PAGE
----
Jenny, Genesis and a mother’s love
Published: 8 October 2008(GMT+10)
Marian is one of CMI’s most prolific translators and has translated much of the material published on our website in both Simplified and Traditional Chinese. In Marian’s culture, wives generally retain their original surname.
Photo by Marian Lin
Jenny Wang at home in Taichung, Taiwan.
Jenny (Zhi Fan) is our dear daughter, our only one. When she was one year old, just as she was about to learn to walk, she became weaker in strength. We took her to the hospital for a check-up, and found out that she has the rare disease of spinal muscular atrophy (or SMA for short). The symptom of this disease is a lack of strength, and this lack of strength becomes more and more pronounced as one grows in age. Jenny is now in Grade 5, and at school she needs help in carrying textbooks, flipping pages, holding a pen or pencil, eating, brushing her teeth, and going to the bathroom; and if it so happens that her body becomes tilted to one side, someone will have to help her get back upright. At home, she needs help in taking a bath, getting dressed, and turning over in sleep (about 6–10 times every night). As her mother, I have been at her side since kindergarten age, giving her any help that she needs.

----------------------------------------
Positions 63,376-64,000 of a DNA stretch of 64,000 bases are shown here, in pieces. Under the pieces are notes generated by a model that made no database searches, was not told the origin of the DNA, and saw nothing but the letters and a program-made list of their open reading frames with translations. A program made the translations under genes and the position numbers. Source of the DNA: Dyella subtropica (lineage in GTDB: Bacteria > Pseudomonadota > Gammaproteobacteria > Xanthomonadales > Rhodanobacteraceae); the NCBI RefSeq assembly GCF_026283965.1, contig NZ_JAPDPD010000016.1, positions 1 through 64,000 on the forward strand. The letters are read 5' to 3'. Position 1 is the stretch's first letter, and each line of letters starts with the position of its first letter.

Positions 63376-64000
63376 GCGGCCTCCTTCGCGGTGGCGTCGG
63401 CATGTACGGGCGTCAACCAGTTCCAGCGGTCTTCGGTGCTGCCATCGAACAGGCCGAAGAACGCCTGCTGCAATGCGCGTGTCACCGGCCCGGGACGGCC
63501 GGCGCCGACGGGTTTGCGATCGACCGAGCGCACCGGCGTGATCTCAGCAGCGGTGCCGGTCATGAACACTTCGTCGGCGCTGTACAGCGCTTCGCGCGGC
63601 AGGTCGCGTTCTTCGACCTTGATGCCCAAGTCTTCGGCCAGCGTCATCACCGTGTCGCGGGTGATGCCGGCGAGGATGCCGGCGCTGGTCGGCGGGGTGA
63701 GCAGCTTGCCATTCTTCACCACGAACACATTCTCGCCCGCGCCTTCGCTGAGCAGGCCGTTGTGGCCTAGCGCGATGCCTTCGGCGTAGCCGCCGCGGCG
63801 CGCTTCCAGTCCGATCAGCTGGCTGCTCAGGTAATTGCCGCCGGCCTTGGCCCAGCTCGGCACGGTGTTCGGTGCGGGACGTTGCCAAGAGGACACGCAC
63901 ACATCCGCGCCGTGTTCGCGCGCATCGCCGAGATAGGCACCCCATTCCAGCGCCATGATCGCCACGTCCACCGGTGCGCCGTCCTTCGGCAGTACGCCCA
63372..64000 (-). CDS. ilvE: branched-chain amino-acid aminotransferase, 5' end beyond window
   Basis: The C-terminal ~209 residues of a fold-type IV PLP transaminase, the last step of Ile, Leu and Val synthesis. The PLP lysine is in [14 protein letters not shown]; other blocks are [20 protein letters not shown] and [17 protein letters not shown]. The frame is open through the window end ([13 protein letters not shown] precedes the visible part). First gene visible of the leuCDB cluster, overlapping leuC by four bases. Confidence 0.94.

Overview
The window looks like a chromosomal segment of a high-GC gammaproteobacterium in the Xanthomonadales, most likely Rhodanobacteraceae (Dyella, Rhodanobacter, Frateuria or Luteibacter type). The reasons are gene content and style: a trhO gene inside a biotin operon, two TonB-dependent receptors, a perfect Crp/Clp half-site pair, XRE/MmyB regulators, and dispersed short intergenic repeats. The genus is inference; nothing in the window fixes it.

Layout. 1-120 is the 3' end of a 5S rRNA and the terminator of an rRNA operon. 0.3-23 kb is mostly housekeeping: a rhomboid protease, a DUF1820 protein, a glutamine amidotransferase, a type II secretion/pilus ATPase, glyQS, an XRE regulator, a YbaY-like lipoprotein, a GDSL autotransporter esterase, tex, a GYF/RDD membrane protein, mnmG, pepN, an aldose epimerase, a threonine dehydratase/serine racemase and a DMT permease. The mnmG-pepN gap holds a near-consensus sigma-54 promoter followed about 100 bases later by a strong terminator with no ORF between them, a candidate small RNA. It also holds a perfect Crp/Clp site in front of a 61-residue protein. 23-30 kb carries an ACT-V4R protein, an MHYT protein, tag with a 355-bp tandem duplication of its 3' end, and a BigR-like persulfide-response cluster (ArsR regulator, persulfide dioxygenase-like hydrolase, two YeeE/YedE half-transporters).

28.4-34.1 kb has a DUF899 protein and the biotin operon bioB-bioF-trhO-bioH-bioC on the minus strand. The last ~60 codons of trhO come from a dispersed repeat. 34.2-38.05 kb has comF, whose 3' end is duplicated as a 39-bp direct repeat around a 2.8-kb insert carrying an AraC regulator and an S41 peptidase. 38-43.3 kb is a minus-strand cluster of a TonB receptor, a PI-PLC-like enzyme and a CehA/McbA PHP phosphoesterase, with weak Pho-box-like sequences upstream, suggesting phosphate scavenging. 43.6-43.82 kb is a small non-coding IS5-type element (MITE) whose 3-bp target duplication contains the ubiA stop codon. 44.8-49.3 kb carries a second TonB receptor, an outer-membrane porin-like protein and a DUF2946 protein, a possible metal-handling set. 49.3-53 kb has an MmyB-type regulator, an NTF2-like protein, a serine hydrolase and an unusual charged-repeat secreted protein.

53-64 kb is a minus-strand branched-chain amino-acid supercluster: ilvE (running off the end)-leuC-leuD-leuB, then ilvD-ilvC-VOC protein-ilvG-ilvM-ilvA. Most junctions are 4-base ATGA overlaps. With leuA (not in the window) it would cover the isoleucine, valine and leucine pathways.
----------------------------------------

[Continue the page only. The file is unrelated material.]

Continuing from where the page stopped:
Every mother, throughout her life, lives in fear to some extent.
Jenny is a happy, optimistic child. At school, she gets praise from her teachers, and her schoolmates love her and are willing to help her, be with her, and play with her. At home, she is a good child and close to us. Compared to the average child, she certainly needs more help; yet, we also get a certain sense of satisfaction in giving her our love.